India's Drive Toward Regional Dominance
INDIA turned up the heat in the South-Asian nuclear arms race this last summer by successfully test-flying an "Agni" medium-range ballistic missile. Reports say the missile is believed capable of carrying a 2,000 lb. payload 1,500 miles. The Agni program and the new launch, symbolizing India's stubborn drive to become a dominant regional military and nuclear power, have impeded progress in relations between New Delhi and the West.Skip to next paragraph
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Since India is the world's most populous democracy, these relations might have been expected to move ahead smartly with the demise of the Soviet Union, India's de facto ally. They are in fact improving marginally, but India's military/geopolitical drive, rooted in its deep national need for respect, authority, and economic-industrial autarky, presents a continuing problem.
India is uninvolved in most of the world's evil, but it is helping to impel a China-to-Arabian Sea nuclear and delivery-system arms race that the world doesn't need - just as the superpowers are apparently turning the corner on doomsday.
India became the world's sixth confirmed nuclear power with a land detonation in 1974. Despite denials, it almost certainly has weapons stockpiled. By launching a dozen satellites in the last decade, India has demonstrated its growing capability, newly highlighted by the Agni, to project its nuclear might. Pakistan, meanwhile, finally admitted early this year that it, too, has nuclear capability. And China, in possession of nuclear weapons since 1964, has displayed its feelings on the Indo-Pakistani race
with its own one-megaton underground blast.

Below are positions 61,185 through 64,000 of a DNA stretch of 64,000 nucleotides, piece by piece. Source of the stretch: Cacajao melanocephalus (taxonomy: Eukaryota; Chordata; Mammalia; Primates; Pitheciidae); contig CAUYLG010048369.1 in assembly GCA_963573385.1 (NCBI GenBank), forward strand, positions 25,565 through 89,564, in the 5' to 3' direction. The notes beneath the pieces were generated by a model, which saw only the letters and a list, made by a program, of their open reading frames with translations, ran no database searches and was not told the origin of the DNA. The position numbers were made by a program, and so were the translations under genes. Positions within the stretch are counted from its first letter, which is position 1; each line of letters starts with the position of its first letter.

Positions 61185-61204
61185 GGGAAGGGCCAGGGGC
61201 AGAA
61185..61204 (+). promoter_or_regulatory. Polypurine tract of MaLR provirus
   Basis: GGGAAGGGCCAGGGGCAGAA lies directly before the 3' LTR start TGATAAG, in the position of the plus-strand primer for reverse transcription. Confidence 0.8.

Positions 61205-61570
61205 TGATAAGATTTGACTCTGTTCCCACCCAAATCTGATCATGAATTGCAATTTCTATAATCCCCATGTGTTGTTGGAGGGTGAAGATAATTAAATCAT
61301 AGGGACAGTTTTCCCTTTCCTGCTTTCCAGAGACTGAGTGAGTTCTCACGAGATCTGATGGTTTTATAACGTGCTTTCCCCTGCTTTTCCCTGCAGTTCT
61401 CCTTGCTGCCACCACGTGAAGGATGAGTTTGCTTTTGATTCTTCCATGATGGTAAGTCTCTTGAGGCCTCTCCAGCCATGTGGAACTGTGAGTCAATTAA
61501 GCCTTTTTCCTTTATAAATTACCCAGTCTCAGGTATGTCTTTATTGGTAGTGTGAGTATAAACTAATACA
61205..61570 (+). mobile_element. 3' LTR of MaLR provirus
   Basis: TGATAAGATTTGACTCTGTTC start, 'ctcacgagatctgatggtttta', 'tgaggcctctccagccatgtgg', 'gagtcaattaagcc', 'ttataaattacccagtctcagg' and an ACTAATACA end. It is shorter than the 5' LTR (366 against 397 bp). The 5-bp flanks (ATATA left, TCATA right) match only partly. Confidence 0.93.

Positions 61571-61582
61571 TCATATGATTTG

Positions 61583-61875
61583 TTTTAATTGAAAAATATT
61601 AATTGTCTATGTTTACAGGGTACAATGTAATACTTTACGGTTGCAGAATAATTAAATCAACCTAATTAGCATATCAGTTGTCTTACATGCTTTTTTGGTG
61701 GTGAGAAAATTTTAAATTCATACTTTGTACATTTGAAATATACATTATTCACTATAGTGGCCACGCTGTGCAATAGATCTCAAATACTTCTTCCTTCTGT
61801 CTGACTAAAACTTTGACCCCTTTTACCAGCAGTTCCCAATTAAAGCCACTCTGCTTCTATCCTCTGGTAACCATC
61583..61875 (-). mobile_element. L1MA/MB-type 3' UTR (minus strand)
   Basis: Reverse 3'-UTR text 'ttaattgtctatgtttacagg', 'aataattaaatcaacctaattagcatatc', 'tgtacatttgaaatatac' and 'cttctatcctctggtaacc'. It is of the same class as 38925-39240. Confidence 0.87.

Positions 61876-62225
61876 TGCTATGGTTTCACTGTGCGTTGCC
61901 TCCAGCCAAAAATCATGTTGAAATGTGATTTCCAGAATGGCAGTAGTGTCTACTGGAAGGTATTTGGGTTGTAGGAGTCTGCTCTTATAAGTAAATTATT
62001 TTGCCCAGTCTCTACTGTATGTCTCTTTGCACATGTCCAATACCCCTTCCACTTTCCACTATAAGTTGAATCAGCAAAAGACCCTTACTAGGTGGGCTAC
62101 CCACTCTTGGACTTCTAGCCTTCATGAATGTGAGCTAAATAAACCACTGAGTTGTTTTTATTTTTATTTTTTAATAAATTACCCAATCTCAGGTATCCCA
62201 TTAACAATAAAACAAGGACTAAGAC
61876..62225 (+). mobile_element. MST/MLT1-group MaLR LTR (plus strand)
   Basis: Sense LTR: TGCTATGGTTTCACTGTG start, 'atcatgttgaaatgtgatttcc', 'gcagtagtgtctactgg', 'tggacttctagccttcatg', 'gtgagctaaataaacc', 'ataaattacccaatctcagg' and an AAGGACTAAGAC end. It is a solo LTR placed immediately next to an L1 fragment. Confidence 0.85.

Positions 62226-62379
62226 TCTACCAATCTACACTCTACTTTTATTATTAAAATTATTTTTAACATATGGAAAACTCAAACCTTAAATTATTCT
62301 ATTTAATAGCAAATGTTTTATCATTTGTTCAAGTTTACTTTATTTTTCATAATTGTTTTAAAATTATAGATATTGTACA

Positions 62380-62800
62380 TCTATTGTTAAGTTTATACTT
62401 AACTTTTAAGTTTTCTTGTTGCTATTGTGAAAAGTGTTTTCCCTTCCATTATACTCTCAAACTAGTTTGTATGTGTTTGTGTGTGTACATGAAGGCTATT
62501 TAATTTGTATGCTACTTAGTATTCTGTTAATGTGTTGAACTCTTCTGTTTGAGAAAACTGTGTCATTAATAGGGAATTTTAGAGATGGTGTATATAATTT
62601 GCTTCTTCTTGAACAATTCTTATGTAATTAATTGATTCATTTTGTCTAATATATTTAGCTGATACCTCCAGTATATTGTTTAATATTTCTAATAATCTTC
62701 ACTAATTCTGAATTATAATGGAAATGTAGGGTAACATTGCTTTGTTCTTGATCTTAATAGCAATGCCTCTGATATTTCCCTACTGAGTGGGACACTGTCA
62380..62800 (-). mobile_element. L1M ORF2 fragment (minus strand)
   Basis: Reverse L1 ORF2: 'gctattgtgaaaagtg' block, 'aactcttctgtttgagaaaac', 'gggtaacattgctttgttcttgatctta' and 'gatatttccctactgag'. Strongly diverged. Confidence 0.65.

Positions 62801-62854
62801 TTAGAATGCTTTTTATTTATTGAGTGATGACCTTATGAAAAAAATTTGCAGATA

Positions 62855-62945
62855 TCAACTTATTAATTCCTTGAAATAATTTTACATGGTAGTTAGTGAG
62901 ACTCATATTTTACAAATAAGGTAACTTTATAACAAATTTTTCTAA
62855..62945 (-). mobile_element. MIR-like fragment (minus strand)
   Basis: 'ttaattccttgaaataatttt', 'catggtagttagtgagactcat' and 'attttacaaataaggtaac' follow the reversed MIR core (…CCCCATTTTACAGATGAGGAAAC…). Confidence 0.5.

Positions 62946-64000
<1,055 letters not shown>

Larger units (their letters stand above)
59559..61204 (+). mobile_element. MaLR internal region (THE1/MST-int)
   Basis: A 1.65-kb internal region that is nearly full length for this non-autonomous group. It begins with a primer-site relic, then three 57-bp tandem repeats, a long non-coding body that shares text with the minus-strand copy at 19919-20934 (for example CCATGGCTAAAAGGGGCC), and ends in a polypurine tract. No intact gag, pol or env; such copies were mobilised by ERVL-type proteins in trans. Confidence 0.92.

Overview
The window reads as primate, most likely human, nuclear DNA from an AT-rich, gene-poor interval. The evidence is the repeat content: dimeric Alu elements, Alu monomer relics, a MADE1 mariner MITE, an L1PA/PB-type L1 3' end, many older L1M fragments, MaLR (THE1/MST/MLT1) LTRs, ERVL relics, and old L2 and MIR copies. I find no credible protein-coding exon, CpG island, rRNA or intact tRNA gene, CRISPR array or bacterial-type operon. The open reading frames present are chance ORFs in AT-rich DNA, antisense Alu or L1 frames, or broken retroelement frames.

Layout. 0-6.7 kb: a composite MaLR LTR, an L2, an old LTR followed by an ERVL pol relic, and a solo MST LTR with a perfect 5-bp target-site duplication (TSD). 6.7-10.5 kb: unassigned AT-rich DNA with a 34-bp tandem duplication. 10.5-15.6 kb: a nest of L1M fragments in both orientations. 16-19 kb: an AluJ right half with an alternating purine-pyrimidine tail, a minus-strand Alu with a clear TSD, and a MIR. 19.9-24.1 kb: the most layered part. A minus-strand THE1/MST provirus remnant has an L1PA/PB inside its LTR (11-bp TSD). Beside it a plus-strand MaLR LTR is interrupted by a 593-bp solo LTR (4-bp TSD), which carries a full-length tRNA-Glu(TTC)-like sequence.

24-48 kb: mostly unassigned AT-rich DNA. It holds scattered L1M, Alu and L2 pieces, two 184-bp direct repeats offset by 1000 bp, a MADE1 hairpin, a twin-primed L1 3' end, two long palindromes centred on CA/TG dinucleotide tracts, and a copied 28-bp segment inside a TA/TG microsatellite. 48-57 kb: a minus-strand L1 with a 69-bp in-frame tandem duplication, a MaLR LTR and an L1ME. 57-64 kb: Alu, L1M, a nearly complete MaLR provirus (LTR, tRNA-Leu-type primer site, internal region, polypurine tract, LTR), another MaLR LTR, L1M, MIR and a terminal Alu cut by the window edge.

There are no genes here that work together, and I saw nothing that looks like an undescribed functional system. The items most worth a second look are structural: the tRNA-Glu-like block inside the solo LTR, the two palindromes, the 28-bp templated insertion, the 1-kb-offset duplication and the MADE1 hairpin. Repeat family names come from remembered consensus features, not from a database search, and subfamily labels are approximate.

Although China recently signed the 1968 Nuclear Non-Proliferation Treaty, the Beijing government's record and its very nature make any commitment suspect. India and Pakistan steadfastly refuse the treaty. The three powers have almost 40 percent of the world's population, over 2 billion people - all of whom are now subject to nuclear threat.
India has been engaged for some time in a drive to make the Indian Ocean literally that. With ownership of the Lakshadweep, Andaman, and key Nicobar Islands and with growing naval, air, and land forces, the country has acquired at least some capability to "sharply constrain the freedom of extra-regional fleets to operate in its backyard," notes South Asian military specialist Ashley Tellis. Its continuing arms buildup has had the stated goal of "thwart[ing] the extension of superpower condominium in the Indian Ocean." Its 1987-1990 "peacekeeping" occupation of Sri Lanka and 1988 intervention in the Maldives showed India's willingness to flex its new muscles.
This sustained military drive has further chilled relations with longtime rivals against whom India has fought at least four major wars (inconclusive struggles with Pakistan in 1948 and 1965, followed by a victorious one in 1971, and a 1962 border war with China in which India was defeated). India and Pakistan have busily stirred up each other's rebellious northern minorities, and small-scale but savage military clashes in disputed, glacier-bound Kashmir continue sporadically. These events constantly off er the potential for an explosion. Late '80s diplomatic initiatives among India, Pakistan, and China, then promising, have fizzled with the passage from the scene of Benazir Bhutto and Rajiv Gandhi and the hard post-Tiananmen retrenchment of the Beijing regime.